A recent comment on this old post of mine made me realize I haven’t discussed my craziness on here for a while, and new readers might not even know the story.
The reason for this is simple: I am much, much better now, and on a daily basis, I totally forget that I am bipolar. I take my crazy meds, I keep an eye on my moods in case anything starts to get into the warning zone, but for the most part, I hardly even think about it anymore. Being in control of my life, my health and my time has erased any remnants of badness that still plagued me.
I’m not “cured”; I will never be cured. Every now and then, I’ll still flare up. But I also finally feel like I’m not “dealing” with my BP on a daily basis. It’s a program that runs in the background, like my lactose intolerance, and as long as I treat it properly, I only remember it’s there when I pop my pills in the morning.
The reason for this post is also simple. Since I rarely talk about my BP on this blog, I thought it was time to bring it back up as a quick public service reminder of a couple things:
1. Crazy People Are Perfectly Normal
This blog is not a blog about my craziness, because my craziness doesn’t define me. Of all the things that are going on in my life, I’d say it has the least to do with who I am and what I’m up to.
That’s not to downplay how serious BP is, or to make it sound like it’s been all rainbows and unicorns for me. It hasn’t. It’s just to point out that there’s nothing inherently untouchable about being crazy. Society treats it like a scary foreign object, but it’s not, if we’re willing to talk about it.
Us crazies aren’t all that much different from you. Everyone is dealing with something. This just happens to be our “something.” It doesn’t make us weaker. It doesn’t make us a hazard. You don’t have to treat us with kid gloves or worry about us breaking at a moment’s notice.
Society’s ideas of craziness are, sadly, extreme: Sylvia Plath, head in the oven. Charlie Sheen, ranting about winning and tiger blood. Being crazy does not mean you become like this – and thinking it does is why so many people are ashamed or embarrassed to admit what they’re going through.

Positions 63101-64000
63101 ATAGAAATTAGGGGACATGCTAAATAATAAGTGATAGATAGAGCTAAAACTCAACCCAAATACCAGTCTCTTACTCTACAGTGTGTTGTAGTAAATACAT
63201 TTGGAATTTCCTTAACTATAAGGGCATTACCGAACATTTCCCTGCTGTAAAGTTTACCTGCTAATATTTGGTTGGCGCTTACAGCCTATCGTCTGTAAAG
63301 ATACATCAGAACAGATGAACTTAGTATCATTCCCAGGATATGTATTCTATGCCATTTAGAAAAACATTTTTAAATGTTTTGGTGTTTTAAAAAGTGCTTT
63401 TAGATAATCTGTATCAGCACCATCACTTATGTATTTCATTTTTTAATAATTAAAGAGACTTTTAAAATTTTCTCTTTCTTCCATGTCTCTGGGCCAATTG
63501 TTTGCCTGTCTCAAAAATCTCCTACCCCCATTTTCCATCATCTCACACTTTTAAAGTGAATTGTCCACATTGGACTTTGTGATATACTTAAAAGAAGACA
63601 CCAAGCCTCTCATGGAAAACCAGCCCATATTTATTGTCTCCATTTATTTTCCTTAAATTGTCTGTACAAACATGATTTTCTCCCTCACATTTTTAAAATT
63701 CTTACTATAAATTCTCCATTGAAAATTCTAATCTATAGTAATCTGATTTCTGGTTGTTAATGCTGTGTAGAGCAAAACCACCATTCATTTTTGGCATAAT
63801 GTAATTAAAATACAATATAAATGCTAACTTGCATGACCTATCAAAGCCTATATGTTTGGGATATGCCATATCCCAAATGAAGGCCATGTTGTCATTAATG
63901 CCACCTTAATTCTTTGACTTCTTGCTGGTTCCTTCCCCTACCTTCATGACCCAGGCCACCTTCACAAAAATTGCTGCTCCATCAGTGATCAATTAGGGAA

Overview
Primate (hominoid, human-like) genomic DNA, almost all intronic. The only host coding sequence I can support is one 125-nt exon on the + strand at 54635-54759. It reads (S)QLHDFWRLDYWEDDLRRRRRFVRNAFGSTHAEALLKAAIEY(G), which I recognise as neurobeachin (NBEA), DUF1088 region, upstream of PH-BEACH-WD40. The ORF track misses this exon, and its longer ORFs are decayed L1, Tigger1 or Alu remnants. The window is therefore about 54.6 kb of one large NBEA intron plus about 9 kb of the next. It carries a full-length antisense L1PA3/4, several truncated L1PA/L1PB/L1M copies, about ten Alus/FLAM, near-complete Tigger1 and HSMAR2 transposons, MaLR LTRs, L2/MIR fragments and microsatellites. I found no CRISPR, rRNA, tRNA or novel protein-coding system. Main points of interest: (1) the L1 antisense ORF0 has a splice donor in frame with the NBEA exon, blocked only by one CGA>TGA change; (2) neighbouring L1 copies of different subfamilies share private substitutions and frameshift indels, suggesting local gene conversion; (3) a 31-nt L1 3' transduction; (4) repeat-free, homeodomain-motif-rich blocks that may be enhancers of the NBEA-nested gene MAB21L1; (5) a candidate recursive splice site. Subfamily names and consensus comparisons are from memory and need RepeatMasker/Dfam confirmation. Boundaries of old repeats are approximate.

It doesn’t have to be isolating. It doesn’t have to be a skeleton in the closet. Craziness is an illness. It’s nothing to be embarrassed or ashamed about, and it shouldn’t carry anymore of a stigma than admitting you’re diabetic or have a peanut allergy. That’s the main reason I decide to come out about my own BP years ago, and why I thought it was time for a reminder – because I wanted people to realize we’re actually shockingly average. We’re just people, dealing with things. You don’t need to treat us any differently for that.
2. It Can Be Better
My college years were a living hell. My life after graduation wasn’t much better. For years, I loathed myself and the world I’d destroyed around me. I can’t think of that period without my stomach plummeting, because it was a dark, dark place I am so grateful I got out of.
But now? Now, things are better. And that is such an important thing to acknowledge.
Because when I was first diagnosed, I thought it was an end-of-life sentence. With only Sylvia Plath imagery in my head, I thought being BP meant I was doomed to descend into madness, never to live a “normal” life or know whether my emotions were mine or my condition’s. That’s part of the reason I waited so long to get help; I knew something was wrong, but I thought claiming my craziness would end any chances I had for a happy existence. I wanted to pretend it wasn’t true, because I had a horrible picture in my head of what it would mean if it were.
I was mercifully, ridiculously wrong. A mental illness diagnosis doesn’t have to be a be-all and end-all. Modern medicine is amazing, and there are so many ways to regulate and counterbalance these things that a “normal” life is totally possible. Your illness doesn’t have to define you. In fact, accepting it and addressing it strips it of its power. It becomes something you can handle instead of something that controls your world.
There is another side, and it’s possible get there. If you’re keeping your struggles to yourself, get help. If you haven’t found the right mix of meds and counseling yet, stick with it. You can defeat this thing, and you don’t have to go it alone.
I may not write about this subject again for months or even years. Because I don’t think I need to. That simple statement, in and of itself, speaks volumes.
Image: Chelsea Gomez
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